How we use the small moments and brief interaction in our day? Small gestures and invisible situations can bring out the best leadership inspiration. We cannot fix everything, but we can make a difference. It makes me think of the small pebble creating big ripples in the water. I dont think even the pebble knows what is creating behind. Leading and inspiring is something you get better with practice and its done in step by step.

The first thing is to identify what these small moments in our everyday conversations and interactions at work, and even at home. We are too busy to take time but with little attention you’ll see them very clear as Neo sees the ‘Matrix’. You can seize a small moment into a learning opportunity.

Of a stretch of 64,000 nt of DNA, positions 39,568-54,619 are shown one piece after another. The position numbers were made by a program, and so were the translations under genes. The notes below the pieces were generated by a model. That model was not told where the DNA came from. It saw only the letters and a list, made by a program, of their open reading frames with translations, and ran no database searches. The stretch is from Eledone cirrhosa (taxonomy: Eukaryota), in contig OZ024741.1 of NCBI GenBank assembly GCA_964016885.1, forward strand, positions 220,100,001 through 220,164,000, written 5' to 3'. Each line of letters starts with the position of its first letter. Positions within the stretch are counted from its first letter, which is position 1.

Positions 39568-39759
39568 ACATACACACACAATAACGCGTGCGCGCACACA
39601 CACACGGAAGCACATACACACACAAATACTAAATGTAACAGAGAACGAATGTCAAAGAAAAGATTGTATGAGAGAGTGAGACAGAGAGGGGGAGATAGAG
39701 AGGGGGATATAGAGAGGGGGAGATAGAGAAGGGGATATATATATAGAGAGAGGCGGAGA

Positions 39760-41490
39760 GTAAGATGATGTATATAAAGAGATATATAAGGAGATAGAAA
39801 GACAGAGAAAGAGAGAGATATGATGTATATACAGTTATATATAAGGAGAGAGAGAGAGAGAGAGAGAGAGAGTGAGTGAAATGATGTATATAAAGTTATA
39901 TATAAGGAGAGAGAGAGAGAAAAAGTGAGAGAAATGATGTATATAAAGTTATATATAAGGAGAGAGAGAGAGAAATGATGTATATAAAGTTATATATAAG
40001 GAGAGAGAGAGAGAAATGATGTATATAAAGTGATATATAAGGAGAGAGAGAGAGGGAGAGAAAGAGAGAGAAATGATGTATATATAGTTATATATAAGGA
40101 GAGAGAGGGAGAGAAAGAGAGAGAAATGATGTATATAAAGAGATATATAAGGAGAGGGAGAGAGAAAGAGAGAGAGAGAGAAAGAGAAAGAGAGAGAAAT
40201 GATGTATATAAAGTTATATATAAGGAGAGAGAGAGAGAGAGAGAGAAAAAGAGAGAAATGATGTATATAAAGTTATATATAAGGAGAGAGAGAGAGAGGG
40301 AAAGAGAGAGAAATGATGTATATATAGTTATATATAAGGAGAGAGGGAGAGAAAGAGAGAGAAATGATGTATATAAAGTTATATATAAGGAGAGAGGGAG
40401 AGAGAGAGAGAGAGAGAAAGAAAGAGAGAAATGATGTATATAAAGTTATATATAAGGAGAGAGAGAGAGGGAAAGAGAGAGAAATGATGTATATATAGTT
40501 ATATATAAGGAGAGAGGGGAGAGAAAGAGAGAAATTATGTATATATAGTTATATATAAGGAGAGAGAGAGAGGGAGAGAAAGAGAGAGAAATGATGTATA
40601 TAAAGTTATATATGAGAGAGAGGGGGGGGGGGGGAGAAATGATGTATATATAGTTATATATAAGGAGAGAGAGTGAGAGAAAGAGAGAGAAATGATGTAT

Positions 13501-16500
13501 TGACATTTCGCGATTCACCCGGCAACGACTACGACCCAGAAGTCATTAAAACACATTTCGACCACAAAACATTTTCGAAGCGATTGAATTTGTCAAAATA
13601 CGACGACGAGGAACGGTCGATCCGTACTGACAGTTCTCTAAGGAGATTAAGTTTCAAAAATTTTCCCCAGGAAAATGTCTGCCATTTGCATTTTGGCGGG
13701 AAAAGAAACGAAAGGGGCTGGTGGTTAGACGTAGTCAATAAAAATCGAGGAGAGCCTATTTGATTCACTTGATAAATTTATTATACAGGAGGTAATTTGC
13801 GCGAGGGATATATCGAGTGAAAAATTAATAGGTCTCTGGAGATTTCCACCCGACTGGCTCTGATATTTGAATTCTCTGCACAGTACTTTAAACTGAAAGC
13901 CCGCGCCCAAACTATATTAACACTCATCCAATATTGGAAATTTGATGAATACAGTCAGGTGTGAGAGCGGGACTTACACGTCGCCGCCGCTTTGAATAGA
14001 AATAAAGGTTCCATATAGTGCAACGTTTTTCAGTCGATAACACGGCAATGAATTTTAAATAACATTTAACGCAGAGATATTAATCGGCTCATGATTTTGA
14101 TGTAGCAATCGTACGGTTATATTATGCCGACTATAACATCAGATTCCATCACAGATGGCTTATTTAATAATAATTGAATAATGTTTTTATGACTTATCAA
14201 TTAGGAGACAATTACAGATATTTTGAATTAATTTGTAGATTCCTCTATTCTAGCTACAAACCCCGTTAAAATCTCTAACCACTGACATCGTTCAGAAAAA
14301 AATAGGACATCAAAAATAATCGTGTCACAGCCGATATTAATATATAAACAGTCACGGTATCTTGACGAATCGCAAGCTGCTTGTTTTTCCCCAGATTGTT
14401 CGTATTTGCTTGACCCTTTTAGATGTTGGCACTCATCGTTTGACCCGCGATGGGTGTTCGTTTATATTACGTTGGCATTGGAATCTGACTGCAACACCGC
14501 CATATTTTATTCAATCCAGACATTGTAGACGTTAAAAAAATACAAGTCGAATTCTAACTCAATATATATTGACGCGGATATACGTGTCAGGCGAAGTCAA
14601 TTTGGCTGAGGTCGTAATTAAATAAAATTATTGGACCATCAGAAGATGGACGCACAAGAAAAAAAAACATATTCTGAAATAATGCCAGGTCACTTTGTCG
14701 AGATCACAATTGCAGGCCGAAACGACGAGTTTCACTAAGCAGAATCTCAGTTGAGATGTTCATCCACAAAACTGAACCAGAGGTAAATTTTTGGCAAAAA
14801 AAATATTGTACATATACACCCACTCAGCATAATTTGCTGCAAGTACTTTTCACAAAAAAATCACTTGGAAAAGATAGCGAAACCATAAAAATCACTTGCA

Finding the ‘smaller parts’ can be a challenge, but once you identify this, everything becomes much easier and more productive.

Making space in our busy schedule is a challenge, but this terraforming creates an opportunity to growt and a vibrant playground for talent to make better products and services. Creativity is an energy and whether you realize it or not, you emit and receive energy. We have an electromagnetic field in which creative energy flows naturally, but when the polarity is disrupted our team creative energy system is affected. Is vital to pay attention, because is subtle but escalate quickly.

Become a power converter that change anxiety into creative energy

One of our focus, besides deadlines, meetings and product development is to motivate team members to grow, encourage intelligent dialogue, infuse confidence, and empowering the reach their best of their skills.Everything we do is fueled by it and foster creative energy is vital to the team and the work.